Medical Schools Fight the War Against Disease

Epidemiologists go straight to the source, then sift their data one clue at a time.


Matt Goldshore of Chappaqua, N.Y., found his way to Africa via the University of Texas, where he was studying chemistry with plans for medical school. One summer, he signed up to study at a crowded hospital in Moshi, Tanzania.

That experience changed Goldshore's life. He came back resolved to help the Catholic Sisters of Our Lady of Kilimanjaro fight HIV, malaria, and other diseases afflicting Moshi's people. Yet he doubted anyone could conquer such scourges as one physician treating one patient at a time. So, like a growing number of students, he set out to learn how whole populations become vulnerable to disease. He went to Washington, D.C., to study epidemiology at George Washington University.

Diseases such as AIDS, SARS, and bird flu were big news during the formative years of today's students. The story of modern epidemics is one of frighteningly fatal germs hopping the globe as readily as a YouTube video. Increasingly, the world calls on epidemiologists to respond not only to outbreaks of infectious diseases but also to natural disasters, food-borne illnesses, and life-threatening chronic diseases. Today's epidemiologists are designing the studies that lead to solutions.

An English doctor named John Snow opened the door in 1854 by plotting where a rash of cholera deaths had occurred in London. Snow's map revealed a cluster of cases around a suspect water pump. When the pump handle was removed, the cholera outbreak ended. "We didn't even know about infection until the late 19th century," said David Celentano, interim chair of epidemiology at Baltimore's Johns Hopkins University. The world's first school of public health was started at Hopkins in 1918, and it's still the leader. Its first targets included tuberculosis, flu, and colds.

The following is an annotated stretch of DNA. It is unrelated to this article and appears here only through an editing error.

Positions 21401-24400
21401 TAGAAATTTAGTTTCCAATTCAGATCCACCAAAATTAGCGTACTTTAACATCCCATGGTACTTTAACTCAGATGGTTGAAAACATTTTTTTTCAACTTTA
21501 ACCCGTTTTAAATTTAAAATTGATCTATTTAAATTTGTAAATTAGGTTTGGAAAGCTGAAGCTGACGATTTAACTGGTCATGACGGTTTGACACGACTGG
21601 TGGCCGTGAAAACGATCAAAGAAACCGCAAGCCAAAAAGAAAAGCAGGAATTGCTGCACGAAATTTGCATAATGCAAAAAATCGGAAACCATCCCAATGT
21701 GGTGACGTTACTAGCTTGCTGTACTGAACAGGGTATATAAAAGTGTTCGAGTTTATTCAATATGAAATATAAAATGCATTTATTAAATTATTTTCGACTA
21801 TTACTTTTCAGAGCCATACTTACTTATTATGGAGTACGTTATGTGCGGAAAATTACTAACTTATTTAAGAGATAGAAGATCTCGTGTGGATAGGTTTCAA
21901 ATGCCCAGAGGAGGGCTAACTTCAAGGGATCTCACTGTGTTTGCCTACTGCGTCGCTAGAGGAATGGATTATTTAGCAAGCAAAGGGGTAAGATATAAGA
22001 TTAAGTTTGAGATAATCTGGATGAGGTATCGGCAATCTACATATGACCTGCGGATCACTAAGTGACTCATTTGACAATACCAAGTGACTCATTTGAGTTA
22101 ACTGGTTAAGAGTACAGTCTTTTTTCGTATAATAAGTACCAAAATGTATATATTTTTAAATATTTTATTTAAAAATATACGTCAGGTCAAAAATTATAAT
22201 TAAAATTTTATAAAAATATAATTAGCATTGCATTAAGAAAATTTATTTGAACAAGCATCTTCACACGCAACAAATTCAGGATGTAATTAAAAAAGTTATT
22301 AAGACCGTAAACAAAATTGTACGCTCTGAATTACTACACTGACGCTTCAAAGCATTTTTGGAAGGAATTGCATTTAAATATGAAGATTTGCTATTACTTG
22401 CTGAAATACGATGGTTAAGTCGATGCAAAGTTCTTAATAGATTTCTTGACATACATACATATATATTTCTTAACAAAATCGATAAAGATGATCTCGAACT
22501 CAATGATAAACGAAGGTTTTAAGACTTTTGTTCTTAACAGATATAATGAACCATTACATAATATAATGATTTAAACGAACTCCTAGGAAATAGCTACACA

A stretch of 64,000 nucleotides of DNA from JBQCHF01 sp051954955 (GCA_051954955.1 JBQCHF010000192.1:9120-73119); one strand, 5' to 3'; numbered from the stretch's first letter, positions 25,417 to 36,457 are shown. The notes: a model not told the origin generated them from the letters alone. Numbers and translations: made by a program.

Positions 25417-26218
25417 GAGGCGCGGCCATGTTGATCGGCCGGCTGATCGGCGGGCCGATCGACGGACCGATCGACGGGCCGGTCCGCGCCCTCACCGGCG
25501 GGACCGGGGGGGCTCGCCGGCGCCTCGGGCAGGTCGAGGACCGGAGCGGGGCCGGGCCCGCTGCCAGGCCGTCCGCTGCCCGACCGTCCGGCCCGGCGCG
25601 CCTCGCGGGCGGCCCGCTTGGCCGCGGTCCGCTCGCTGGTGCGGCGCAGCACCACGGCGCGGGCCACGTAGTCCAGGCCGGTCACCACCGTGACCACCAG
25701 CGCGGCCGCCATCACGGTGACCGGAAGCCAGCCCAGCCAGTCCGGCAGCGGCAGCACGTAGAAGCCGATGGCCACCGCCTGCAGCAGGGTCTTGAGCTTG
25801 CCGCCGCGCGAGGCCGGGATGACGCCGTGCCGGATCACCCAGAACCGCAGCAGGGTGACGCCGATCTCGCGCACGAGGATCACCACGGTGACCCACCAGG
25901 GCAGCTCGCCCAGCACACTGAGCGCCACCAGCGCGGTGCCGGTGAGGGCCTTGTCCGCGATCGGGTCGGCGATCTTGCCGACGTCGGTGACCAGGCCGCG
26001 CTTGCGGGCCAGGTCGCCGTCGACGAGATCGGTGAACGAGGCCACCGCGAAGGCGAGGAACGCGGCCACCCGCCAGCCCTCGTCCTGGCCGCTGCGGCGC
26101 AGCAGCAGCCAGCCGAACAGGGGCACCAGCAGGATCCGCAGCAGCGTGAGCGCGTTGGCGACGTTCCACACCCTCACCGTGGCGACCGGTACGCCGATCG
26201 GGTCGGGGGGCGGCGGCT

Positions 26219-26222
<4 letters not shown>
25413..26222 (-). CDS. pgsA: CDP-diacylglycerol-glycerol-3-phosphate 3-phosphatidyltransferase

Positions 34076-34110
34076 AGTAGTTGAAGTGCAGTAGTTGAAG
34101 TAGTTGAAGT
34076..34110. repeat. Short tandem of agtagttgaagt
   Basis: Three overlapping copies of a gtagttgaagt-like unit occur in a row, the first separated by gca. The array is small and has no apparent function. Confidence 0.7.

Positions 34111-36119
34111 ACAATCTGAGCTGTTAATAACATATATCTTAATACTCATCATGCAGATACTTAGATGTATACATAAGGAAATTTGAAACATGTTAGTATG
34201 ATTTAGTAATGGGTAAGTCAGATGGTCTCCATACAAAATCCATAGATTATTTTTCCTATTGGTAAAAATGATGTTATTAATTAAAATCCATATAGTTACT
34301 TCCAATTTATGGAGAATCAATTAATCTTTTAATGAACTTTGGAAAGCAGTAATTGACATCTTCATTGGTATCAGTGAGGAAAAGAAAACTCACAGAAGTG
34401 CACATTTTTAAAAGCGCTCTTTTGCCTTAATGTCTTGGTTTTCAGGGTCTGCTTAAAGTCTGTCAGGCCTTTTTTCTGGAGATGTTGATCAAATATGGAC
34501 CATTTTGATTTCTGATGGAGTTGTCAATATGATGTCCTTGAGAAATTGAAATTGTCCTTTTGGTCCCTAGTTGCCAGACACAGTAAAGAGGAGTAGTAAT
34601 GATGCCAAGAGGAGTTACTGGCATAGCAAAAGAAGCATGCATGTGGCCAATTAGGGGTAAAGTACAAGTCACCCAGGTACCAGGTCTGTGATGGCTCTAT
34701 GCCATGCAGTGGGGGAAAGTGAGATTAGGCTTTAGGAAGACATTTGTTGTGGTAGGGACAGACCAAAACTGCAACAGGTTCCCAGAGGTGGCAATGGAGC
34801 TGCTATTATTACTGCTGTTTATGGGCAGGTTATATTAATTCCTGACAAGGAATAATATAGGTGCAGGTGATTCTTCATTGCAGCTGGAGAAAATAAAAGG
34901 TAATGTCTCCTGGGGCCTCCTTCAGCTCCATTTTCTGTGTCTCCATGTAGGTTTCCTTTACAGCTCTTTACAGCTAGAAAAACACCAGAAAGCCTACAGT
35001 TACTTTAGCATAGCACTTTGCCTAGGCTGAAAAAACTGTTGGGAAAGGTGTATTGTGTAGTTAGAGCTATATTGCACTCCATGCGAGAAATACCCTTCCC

Subsequently, epidemiologists discovered that mathematical methods work well at rooting out the underlying causes of heart disease, chronic ailments, and some injuries. Since HIV/AIDS surfaced in the United States during the 1980s, the frontiers of epidemiology have moved toward clinical trials of drugs and other interventions. "We don't wait for people to die to do our AIDS studies," Celentano said. "We know a cocktail of drugs that stops HIV in its tracks."

The AIDS epidemic touched off an avalanche of research grants that spurred the growth of public health schools across the nation and created jobs for people with skills in epidemiology. Holders of graduate degrees now work in every state government, many local governments, and the pharmaceutical industry, along with hospitals and other private businesses. Federal agencies, such as the Centers for Disease Control and Prevention and the Food and Drug Administration, are constantly hiring. At its headquarters in Atlanta, the CDC trains new public health graduates with strong academic records and teamwork skills. Trainees can earn more than $70,000 annually, plus bonuses, and their experience makes them very competitive for career CDC jobs with plump benefits.

Nose to the grindstone. Rare is the epidemiology career that leads to big money. But it's the opportunity to do mankind a big service that many students are seeking. In response, more and more universities are starting to offer their undergraduates a public health major that includes epidemiology. Johns Hopkins made that move seven years ago, and public health is now the second-most popular major for undergrads. For grad students, the School of Public Health's 530-member, full-time faculty offers graduate students a long menu of research topics. A Hopkins master's in public health costs $46,200, but the program takes just one backbreaking year of five quarters. Thanks to New York Mayor Michael Bloomberg, a wealthy electrical engineering alum of Johns Hopkins University, the school is determined not to let money stand in the way of a top-notch student who needs it; 60 percent of students get financial aid.

Large numbers of Hopkins students—27 percent of its doctoral candidates—come from foreign countries and arrive with deep experience in public health. Many students become teaching resources themselves. Epidemiology lab students working last fall on a case study involving the 2004 Indian Ocean tsunami were able to hear from a fellow student, Singaporean Army Lt. Col. Yih Yng Ng, about what first responders actually did to detect disease outbreaks in the hardest-hit area of Indonesia.